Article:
Anonymous said...

I just re-read what I wrote above regarding CT doses, etc, and felt that it may have come off as rude. I certainly did not mean for it to sound rude. Instead, I hope that my above comment will shed some light on the facts of the study itself, as the media did not really get it right! You are correct to state that it is best to limit exposure, however, for those children and adults that undergo CT scanning for medical necessity, there is no need to worry - radiologists and physicists understand the concerns and have moved quickly to reduce protocols, thereby protecting patients. At the doses used today, the risk is so minimal (again, if there even is one) that it would definitely not be something to lose any sleep over!

Alix said...

Anonymous, thanks for pointing out that the doses in the study are no longer used. there was no way I could have known that and am glad to know the risk for children was not based on pediatric doses.

Still, I'm going avoid as much radiation as possible, no matter how small the dose, ionizing radiation accumulates over a lifetime.

Anonymous said...

Alix - thank you for your response. Yes, the doses are much lower now, and even for those children who had scans "back in the day" when those study numbers were gathered, if it was done at a facility that routinely scans children, they would have used pediatric protocols instead of those quoted in the study!

I am one who appreciates the media in most cases, but am regretful that in this instance, the facts of the study were grossly misrepresented by many mainstream media outlets (USA Today, etc). I believe that the ability to accurately read a medical study and responsibly relay that information is an acquired skill that takes much time to perfect, and unfortunately, the media totally missed the mark with this one.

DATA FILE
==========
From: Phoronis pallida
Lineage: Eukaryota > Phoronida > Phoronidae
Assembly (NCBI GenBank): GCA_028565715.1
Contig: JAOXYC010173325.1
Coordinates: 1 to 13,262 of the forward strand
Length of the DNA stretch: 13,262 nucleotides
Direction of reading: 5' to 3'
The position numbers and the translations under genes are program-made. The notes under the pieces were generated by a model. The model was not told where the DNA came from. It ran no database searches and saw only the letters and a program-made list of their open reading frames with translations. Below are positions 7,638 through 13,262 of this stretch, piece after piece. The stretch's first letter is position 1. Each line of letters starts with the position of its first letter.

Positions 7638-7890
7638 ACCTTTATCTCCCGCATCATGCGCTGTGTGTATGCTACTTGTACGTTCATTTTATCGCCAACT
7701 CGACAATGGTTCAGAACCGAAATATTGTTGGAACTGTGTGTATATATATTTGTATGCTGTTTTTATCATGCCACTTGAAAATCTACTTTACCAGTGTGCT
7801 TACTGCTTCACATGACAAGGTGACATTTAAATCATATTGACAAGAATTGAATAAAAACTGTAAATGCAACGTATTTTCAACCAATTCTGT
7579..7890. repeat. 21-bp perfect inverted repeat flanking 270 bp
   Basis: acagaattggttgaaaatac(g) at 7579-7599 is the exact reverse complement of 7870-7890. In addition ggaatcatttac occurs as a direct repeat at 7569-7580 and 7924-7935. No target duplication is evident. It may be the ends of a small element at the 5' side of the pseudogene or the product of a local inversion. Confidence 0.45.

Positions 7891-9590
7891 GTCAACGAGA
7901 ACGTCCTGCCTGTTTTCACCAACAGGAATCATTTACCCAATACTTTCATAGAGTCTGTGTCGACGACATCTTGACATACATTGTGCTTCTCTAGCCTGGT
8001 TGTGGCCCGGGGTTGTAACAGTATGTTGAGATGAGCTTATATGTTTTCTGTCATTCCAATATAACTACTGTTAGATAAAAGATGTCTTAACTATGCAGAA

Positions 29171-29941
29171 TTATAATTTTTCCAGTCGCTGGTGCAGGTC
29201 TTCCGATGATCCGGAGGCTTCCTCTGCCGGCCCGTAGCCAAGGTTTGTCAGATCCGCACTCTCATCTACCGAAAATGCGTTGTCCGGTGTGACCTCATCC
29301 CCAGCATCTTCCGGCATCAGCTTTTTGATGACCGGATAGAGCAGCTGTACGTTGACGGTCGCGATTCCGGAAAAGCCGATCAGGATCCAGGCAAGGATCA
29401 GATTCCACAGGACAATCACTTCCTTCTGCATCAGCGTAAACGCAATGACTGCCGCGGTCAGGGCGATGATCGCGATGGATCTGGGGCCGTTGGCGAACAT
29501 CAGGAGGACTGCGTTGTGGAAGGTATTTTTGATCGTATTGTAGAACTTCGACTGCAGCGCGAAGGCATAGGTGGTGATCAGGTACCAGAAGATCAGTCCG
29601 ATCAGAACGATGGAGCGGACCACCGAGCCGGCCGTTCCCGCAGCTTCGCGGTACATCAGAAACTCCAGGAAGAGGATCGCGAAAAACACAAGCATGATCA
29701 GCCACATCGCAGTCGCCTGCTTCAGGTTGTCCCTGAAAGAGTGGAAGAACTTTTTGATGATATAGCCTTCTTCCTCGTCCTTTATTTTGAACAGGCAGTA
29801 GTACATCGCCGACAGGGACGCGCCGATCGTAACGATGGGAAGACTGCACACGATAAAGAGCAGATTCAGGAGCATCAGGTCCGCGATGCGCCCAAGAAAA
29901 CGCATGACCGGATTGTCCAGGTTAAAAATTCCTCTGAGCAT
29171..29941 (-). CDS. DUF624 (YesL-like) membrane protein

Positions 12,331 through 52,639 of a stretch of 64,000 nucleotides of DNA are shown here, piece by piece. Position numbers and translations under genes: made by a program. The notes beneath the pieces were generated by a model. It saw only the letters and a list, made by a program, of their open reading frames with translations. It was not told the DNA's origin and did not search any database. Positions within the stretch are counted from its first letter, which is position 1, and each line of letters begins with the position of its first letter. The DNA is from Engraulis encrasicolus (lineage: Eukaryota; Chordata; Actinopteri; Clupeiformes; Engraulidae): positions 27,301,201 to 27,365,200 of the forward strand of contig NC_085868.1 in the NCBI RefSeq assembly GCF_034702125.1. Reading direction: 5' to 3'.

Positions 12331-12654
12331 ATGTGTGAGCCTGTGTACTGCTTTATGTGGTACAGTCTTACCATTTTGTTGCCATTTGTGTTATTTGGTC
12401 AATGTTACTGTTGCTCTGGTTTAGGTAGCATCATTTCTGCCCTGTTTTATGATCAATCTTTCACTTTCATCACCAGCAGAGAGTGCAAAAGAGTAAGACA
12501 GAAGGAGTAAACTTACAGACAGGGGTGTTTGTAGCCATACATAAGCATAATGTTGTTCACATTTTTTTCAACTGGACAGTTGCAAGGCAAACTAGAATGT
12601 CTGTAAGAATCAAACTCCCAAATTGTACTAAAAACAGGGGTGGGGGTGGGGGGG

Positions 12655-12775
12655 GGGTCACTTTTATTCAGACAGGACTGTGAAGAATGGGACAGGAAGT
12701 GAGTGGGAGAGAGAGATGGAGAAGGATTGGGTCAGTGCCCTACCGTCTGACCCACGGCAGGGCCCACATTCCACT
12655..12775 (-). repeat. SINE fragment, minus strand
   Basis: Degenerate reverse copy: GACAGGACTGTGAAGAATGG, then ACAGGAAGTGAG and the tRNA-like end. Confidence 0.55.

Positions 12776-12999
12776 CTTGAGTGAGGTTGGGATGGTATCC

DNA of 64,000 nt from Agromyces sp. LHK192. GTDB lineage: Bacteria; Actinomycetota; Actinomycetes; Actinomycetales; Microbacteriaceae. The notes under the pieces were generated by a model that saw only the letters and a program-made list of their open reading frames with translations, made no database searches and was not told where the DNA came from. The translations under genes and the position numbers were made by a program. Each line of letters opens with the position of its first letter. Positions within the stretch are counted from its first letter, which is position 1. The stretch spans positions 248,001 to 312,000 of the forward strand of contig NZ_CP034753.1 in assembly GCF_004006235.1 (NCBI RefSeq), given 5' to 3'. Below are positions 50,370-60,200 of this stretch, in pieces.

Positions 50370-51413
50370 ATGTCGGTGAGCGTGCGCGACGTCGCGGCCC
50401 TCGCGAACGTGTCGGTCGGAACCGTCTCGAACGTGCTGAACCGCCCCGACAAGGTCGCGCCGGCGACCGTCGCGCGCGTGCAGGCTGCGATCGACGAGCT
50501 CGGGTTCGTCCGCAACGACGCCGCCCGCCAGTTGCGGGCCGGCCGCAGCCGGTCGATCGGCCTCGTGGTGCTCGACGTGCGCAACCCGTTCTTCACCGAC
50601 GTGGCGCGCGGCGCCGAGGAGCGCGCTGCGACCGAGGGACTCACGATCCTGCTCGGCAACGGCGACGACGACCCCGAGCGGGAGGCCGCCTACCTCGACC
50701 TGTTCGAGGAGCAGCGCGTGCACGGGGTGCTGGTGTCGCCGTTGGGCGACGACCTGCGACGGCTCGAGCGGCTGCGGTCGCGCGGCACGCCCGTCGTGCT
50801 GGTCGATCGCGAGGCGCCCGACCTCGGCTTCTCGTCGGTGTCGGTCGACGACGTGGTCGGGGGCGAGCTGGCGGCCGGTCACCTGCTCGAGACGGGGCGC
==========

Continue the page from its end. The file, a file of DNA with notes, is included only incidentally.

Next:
I am glad to recommend a site that may allay many unfounded fears. Try the Health Physics Society. www.hps.org They are a wonderful resource for all things radiologically related and is considered a leading authority.

The study served a good purpose in that it did bring attention to those hospitals/facilities that were not implementing pediatric protocol, as well as bringing the cumulative effect concern to the attention of the companies that manufacture such equipments (X-rays, CT, therapeutic radiation, etc). I assure you that they did respond by lowering the radiation dose necessary to acquire an acceptable image and also provided standard pediatric dosing information and software that adjusts automatically during any given scan so that the absolute lowest dose possible is administered. When used appropriately (as in doing one or two scans in a series instead of multiple and of course using appropriate doses), CT scanning is an invaluable tool for diagnosticians. No one is arguing that we mustn't be mindful of radiation dose... that goes without saying. However, there is much controversy as to whether or not there actually IS a risk at these low doses to begin with.

That said, it's also imperative that I point out that the linear no-threshold (LNT) theory that this study is based on is controversial and is not accepted by many leading authorities. It is just that: a theory. So, in essence, the risk could be ZERO. But, as you know, any responsible medical community must treat each situation as if there is some inherent risk. Again, it is certainly not something that any parent, or adult for that matter, should lose sleep over! It is just best, as you mentioned, to keep things to a minimum as life progresses.